Schools to escape individual grades under new government rules to judge performance
Schools will no longer be given individual grades to judge their performance under new regulations published by the Obama administration today.
The rules were watered down following a hostile reaction to proposals to give schools an A-F rating as part of the implementation of the Every Student Succeeds Act.
But publishing the final version of the regulations today, education secretary John B King Jr said the government had responded to the criticism and handed states more flexibility in assessing their schools’ performance.
Mr King said state education chiefs were keen to introduce the rules. However, given the change of administration and Donald Trump’s vow to reduce the power of the education department, questions have been raised about whether the regulations will be implemented.
Under the finalised accountability regime, students must sit tests in math and reading, but test scores will not be the only way to judge academic performance.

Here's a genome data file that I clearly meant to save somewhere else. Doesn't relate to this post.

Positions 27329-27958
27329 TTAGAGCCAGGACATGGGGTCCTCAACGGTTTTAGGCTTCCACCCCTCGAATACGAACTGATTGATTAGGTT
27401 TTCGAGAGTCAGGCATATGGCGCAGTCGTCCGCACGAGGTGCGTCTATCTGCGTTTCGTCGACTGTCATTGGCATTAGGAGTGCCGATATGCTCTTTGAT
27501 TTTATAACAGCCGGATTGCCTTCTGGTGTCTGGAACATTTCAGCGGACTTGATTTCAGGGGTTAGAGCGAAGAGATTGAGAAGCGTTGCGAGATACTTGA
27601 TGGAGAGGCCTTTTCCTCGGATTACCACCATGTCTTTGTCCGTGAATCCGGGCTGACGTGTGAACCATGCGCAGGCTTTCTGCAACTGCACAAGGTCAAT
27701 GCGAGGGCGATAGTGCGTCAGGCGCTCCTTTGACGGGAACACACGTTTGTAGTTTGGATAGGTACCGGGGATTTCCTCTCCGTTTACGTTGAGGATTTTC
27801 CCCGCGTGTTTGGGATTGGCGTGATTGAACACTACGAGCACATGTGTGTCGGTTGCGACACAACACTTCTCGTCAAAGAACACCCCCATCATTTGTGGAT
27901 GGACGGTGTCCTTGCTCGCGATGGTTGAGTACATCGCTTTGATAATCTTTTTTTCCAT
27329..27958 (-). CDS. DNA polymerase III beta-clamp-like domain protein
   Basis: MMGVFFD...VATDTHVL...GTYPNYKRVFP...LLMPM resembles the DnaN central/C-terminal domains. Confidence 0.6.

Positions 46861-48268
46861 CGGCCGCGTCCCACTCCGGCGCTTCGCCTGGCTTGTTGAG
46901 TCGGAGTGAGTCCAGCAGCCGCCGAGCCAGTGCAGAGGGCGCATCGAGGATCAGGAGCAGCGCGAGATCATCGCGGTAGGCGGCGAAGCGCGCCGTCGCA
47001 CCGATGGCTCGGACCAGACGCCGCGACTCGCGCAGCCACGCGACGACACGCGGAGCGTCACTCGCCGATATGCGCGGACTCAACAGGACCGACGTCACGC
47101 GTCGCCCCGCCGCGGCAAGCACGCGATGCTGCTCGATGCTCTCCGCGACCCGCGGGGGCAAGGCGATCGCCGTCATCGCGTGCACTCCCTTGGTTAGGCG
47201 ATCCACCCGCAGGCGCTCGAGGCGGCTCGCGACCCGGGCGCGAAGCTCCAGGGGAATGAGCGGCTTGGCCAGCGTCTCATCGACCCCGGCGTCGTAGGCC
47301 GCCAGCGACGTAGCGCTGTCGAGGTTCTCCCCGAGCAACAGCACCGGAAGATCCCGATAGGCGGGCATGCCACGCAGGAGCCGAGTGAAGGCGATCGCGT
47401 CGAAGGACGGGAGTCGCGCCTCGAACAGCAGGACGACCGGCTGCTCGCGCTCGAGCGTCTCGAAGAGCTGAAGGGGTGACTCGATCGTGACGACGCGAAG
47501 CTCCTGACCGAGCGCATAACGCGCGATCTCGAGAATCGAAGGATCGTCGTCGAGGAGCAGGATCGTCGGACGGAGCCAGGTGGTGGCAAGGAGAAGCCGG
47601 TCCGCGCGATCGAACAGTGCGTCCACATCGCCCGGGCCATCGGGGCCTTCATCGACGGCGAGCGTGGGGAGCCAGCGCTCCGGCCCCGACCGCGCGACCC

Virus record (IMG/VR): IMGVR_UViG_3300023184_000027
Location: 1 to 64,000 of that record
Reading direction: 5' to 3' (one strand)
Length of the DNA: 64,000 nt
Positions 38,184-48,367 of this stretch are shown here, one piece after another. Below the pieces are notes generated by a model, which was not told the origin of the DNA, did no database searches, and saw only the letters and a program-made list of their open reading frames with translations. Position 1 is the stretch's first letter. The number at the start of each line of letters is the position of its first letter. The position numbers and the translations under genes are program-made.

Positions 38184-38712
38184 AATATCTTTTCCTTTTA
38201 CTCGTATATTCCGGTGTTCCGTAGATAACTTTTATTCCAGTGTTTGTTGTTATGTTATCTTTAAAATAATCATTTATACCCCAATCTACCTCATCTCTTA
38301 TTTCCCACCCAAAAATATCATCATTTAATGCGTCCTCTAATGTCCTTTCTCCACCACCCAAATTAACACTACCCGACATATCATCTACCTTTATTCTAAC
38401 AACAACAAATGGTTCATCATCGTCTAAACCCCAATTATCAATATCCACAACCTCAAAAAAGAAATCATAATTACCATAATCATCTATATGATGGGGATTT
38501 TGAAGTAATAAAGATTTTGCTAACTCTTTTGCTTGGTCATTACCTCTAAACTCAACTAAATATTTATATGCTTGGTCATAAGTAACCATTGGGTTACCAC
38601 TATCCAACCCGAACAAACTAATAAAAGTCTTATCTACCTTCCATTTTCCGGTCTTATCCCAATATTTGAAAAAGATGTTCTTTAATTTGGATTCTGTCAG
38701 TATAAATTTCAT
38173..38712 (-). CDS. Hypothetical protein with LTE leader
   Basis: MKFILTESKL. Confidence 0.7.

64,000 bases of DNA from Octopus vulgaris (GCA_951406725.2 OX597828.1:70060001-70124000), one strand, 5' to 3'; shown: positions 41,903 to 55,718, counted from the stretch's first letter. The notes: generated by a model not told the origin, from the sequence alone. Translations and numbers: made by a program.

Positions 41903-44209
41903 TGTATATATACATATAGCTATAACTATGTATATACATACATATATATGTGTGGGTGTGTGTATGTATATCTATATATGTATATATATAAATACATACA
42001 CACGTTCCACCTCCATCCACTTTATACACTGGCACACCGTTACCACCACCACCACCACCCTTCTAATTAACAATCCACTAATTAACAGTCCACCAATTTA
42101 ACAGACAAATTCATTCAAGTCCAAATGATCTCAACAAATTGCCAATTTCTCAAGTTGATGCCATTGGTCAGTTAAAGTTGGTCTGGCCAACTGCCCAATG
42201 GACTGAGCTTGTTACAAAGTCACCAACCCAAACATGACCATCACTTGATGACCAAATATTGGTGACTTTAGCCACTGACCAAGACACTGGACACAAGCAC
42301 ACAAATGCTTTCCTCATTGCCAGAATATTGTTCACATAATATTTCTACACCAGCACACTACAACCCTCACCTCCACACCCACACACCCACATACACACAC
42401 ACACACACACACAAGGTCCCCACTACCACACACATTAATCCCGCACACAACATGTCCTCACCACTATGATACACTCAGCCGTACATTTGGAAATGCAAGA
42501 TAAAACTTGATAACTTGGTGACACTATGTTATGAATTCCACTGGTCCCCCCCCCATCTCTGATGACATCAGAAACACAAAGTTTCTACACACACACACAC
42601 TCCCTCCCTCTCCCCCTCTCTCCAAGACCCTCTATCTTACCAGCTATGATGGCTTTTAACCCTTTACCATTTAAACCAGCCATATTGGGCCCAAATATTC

States will be able to “choose their own indicators of academic progress and school quality or student success”. These might include graduation rates, post-secondary enrolment or career success.
Instead of grades or numbers, schools can use more general descriptions of performance and must identify underperforming schools for “comprehensive” or “targeted” support beginning in the 2018/19 academic year, 12 months later than previously suggested.
Mr King said feedback had been incorporated from more than 20,000 respondents during the consultation period.
"The final rules give states more time and flexibility to provide every student with a high-quality, well-rounded education while ensuring that states and districts keep the focus on improving outcomes and maintaining civil rights protections for all children, particularly those who need our support the most," he said.
Randi Weingarten, president of the American Federation of Teachers, said she was pleased that the department had made “some commonsense changes from its draft version, like the timeline flexibility to allow states to fully develop accountability systems so they can include new and multiple measures envisioned by the law.”
She added: “One area that surprises us involves testing. Given that new accountability measures are not yet in place, it’s hard to fathom that the department insists on punishing schools that do not test at least 95 percent of students. Punishing schools when students (or their parents) opt out of testing is a throwback to No Child Left Behind.”